Colourful leaves on a line

Autumn colours: forecasting fall foliage

Autumn is known for its beautiful displays of colour as the leaves on the trees transform from greens to yellows, oranges and reds. But did you know that the weather plays a key role in how intense the colours are, as well as how long the colourful display lasts?


Autumn colours in a woodland


Before we look at the role of the weather, let’s start with why the leaves change colour in the first place.


The changing of the leaves

Leaves get their green colour from a pigment called chlorophyll. During the autumn months as the days start to get shorter, the leaves receive less sunlight. This triggers the chlorophyll in the leaves to break down, revealing the other pigments that are always present in the leaves to be revealed.

These pigments are:

Carotenoids and xanthophylls – yellow and orange
Anthocyanins – red and pink


Colourful autumn leaves

What role does the weather play?

Weather conditions can influence the depth of the colours we see during the autumn months. Here are a few of the ways weather has an impact.


Sunny days

Although the production of new chlorophyll stops during the autumn, photosynthesis can still occur on sunny autumn days using up the remaining chlorophyll in the leaves. This causes the sugar concentration to increase, and more anthocyanin is produced – turning the leaves redder.


Cold nights

Autumn colours typically start to show once overnight temperatures begin to drop low enough. During cold nights, low temperatures destroy the chlorophyll in the leaves, and this causes the leaf to fade to yellow. If the temperatures overnight stay above freezing then anthocyanin production is enhanced and the leaves take on a red colour.


Dry weather

During dry spells, sugars become concentrated in the leaves, which means more anthocyanin is produced and the leaves turn redder.


Wet and windy

The autumn months are known for unsettled weather. Strong winds and rain can knock leaves off the trees prematurely, shortening the colour display at its peak. Losing its leaves is a smart move for trees in stormy weather, as the strong winds can move through the bare branches more easily.


Of course, the main reason trees lose their leaves is to conserve energy during the dark winter months. Shedding leaves allows trees to preserve the moisture in their branches and trunk instead of drying out and dying.


Autumn leaves on the ground


It is not just the weather during the autumn months that influences the colours we see, weather patterns throughout the year have an impact too.

Plenty of sunshine during the spring or summer, along with some rainfall, means a good growing season for trees in the UK. This helps to build up plenty of the sugars which produce the stunning autumn reds, oranges and yellows when it comes to the autumn. The most vibrant displays of autumn colours occur when a dry summer is followed by an autumn with dry and sunny days, and cold but not freezing nights.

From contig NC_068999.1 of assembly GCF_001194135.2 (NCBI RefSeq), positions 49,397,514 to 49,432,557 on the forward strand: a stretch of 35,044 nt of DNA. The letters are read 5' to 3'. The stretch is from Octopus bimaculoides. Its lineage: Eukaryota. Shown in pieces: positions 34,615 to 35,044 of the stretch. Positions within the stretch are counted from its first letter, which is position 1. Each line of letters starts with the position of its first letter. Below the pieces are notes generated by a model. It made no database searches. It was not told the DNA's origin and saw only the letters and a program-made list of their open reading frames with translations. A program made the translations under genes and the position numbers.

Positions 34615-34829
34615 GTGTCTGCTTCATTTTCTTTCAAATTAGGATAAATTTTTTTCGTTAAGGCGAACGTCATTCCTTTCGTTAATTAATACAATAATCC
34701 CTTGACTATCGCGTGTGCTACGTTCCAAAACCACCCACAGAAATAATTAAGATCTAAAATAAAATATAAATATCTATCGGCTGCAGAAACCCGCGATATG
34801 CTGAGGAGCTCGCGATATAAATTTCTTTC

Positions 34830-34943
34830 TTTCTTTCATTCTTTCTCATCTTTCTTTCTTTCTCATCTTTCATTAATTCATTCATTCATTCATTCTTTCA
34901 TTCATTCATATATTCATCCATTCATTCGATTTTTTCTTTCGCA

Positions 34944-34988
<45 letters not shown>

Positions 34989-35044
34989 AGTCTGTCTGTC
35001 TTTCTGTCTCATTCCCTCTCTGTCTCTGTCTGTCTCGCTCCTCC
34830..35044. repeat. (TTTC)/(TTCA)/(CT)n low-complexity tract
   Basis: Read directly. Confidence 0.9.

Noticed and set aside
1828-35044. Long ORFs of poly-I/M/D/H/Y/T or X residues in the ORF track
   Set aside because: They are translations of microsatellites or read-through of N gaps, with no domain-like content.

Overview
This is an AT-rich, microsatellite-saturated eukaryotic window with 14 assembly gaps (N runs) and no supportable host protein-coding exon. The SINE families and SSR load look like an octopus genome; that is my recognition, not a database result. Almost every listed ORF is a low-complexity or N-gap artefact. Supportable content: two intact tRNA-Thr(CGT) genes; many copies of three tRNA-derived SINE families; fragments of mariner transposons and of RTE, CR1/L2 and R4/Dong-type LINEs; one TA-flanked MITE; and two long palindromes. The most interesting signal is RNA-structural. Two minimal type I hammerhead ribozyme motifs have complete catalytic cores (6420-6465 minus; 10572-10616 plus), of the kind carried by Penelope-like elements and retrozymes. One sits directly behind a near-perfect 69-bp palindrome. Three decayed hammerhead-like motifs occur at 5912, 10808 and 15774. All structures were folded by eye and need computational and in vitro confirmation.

On the other hand, drought conditions during the growing season can lead to the leaves dropping off the trees prematurely – before they have really started to change colour. This happened in the UK during 2022, when a prolonged spell of dry weather along with a number of heatwaves during the summer led to drought conditions across much of England. This led to the leaves on some of the trees turning brown in August or even falling off the trees altogether. This so called ‘false autumn’ is a sign that the trees are stressed due to drought. Climate change will make droughts and heatwaves more frequent, likely and intense, and could lead to more false autumns in future.


Blue skies and autumn leaves


Deeper shade of blue

The contrast of colourful autumn leaves against a deep blue sky make for stunning photographs. And you may have noticed just how vivid a shade of blue the autumn sky can be. There are a couple of reasons for this:

  • Humidity levels drop off as the temperatures go down, so there are fewer water droplets in the sky. That means less Mie scattering, which in turn means less haze and more intense blue skies.
  • The sun is at a lower angle, which increases the amount of Rayleigh scattering of blue light towards our eyes.


About the author

Gemma Plumb

Gemma Plumb has been a meteorologist for over 15 years and is currently working for DTN as a media meteorologist at the BBC. She has also forecast for a variety of sectors including energy, media, transport and utilities.

Gemma is one of the creators and hosts of the weather podcast - For the Love of Weather - which looks at the science behind weather and climate and how weather can impact our daily lives.

A keen science communicator, she is passionate about sharing her love of the weather. You can find Gemma on TikTok making funny, engaging and educational weather-related videos (@theweatherpud).

Categories: In the Spotlight Weather
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